The only surviving synagogue after the war was located in the second courtyard at 28 Revolution Street. This small building was built in 1895 on the grounds of Wolf Reicher’s estate. The synagogue survived thanks to the German origin of its owner, Martin Klein. During the occupation, it served as a storage facility and was renovated in 1988. Today, concerts and religious events are held there. It is opened for visitors in coordination with the Jewish community.
Rav David Szychowski, the rabbi of Lodz
Rabbi Meisel who served as previous rabbi of Lodz passed away about a hundred years ago and since then the Jews of Lodz never had a rabbi. Three years ago, a young new rabbi was appointed. He became a community leader, working day and night and bringing fresh spirit and spiritual strength to the community. Rabbi builds connections with Jewish communities throughout Poland, maintains a stable and friendly relationship with Polish institutions and organizations. He also delivers shiurim on various subjects such as Laws of Marriage: Questions and Answers, Midrashim and Speaches of the Sages, Taste of the Mitzvot, teachings of Rabbi Hasdai Crescas, Rabbi Yosef Albo, Rabbi Shimshon Raphael Hirsch, as well as Talmud, Halachah and Jewish customs and traditions.
At the picture: Seudah HaMafseket on Tisha B’Av eve 2018 – Divrei Torah by Rabbi David Szychowski. Next to him, Mr. Joseph Weininger, the community president, responsible for financial issues, hotel building, renovation of the cemetery, fundraising and external relations with Jewish communities around the world. Thomas Ruslonsky is a vice-president of the community and is engaged in property, real estate and community management as well as logistics.
The Jewish cemetery in Lodz
The largest Jewish cemetery in Europe was founded in 1892 is located on a hill in the southern part of the Baluty district. The complex also contains a mikvah, a synagogue and offices. Recently, the community president Mr. Joseph Weininger, has been raising funds around the world to rehabilitate it.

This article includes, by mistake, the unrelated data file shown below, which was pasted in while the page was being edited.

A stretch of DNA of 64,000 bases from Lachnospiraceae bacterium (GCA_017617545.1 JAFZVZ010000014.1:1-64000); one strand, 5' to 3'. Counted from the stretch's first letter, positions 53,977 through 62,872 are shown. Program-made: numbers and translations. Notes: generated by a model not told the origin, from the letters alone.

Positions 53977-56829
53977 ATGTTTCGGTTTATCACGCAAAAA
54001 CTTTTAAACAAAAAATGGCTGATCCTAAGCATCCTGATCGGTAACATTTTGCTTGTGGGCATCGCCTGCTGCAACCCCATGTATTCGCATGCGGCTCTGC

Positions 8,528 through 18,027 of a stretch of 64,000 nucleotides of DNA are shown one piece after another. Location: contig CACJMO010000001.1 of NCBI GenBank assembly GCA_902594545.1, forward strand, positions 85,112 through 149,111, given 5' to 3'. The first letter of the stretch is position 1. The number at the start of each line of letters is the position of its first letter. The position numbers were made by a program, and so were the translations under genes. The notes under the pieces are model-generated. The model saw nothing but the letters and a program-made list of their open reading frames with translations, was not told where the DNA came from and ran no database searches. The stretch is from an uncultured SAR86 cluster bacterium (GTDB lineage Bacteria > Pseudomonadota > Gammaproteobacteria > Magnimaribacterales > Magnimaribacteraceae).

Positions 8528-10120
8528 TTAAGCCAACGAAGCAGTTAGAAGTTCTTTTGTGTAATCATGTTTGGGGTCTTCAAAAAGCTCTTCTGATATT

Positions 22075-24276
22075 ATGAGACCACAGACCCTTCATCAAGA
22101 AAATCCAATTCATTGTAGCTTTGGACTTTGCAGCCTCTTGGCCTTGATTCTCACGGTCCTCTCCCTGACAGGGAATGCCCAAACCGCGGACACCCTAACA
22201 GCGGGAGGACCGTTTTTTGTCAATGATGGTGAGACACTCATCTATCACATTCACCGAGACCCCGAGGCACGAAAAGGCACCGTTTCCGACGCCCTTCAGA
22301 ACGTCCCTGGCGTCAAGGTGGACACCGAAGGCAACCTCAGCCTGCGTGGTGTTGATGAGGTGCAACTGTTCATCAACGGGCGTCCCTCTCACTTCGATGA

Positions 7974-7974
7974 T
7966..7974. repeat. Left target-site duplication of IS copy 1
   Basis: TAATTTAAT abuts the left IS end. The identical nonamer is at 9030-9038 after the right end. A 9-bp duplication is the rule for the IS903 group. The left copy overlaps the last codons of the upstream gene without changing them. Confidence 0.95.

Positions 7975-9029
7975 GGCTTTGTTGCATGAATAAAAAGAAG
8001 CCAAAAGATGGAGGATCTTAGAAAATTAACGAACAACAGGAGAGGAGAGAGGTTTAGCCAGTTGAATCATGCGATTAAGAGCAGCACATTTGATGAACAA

The Poznanski Mausoleum
This Jewish grave is the largest in the world. It can not be ignored. Israel Poznansky died in 1900 and left behind a huge factory in Lodz, magnificent palaces, a Dr. Sterling hospital and a number of beautiful villas, and he once saw the tomb of a medieval knight and a desired for a larger one for himself. It is worth looking at the artistic structure of other tombstones.
Sheibler’s temple is an exceptional example of a historical structure located in the Evangelical Cemetery in Lodz. This is a masterpiece in the architectural style of a cemetery that surpasses any structure in Poland and perhaps even in Europe.
The Ten Commandments Memorial
In 1995, the Ten Commandments Monument was erected in the Staromějski Park near the synagogue. The monument represents Moses bearing on his shoulders the tablets of the Ten Commandments and is placed on a pedestal of red granite.
You can start walking on Piotrkowska Street from any point you choose. It is recommended to ride a rickshaw from which you can view the details of the impressive architecture. A reconstructed tram, also accessible to tourists, travels from Wolnoschi Square to Pilsudskiego Avenue. However, we recommend taking a walking tour that will allow you to take a look at the courtyards of the houses, to linger in one of the cafes or in a friendly pub. Piotrkowska Street was always divided into two. The first part was marked by Dzielna Street, Narutovica Street in the present, which separated the neighborhoods of fabric and weaver manufacturers, who were united over time. Today Pilsudskijo Boulevard with its many paths and Mickiewicz are the natural distribution of the street.
We are sharing with you more pictures of memorials of Lodz, among them the one devoted to the victims of Holocaust.